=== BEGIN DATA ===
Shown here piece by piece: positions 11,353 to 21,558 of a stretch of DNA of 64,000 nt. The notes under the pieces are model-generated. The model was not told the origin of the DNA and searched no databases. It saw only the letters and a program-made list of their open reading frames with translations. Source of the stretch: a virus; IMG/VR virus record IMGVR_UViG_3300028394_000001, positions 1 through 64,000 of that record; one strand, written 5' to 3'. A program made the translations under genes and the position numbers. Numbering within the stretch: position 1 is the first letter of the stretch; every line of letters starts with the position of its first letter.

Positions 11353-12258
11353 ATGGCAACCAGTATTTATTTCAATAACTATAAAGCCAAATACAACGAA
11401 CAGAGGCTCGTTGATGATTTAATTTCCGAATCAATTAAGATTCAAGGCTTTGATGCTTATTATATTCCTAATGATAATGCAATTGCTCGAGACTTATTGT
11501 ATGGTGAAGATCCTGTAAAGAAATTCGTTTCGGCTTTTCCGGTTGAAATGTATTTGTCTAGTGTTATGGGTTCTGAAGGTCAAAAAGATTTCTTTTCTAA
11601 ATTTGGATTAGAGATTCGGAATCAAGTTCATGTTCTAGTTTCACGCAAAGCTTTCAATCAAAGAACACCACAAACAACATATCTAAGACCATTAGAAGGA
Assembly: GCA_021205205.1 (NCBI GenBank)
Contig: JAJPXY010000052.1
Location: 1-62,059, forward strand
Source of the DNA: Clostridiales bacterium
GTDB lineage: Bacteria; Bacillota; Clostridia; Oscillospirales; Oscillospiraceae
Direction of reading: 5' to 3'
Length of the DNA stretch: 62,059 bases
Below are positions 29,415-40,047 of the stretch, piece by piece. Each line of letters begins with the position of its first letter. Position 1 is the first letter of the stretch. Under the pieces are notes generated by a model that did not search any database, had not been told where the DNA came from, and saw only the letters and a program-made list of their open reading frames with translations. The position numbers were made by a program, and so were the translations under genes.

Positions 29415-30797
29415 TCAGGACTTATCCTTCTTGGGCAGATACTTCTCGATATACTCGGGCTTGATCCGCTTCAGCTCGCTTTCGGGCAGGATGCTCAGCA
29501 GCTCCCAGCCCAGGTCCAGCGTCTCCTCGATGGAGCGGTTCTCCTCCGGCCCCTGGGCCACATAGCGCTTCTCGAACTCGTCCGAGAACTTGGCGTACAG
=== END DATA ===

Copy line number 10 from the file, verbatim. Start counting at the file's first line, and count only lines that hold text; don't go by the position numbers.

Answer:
Source of the DNA: Clostridiales bacterium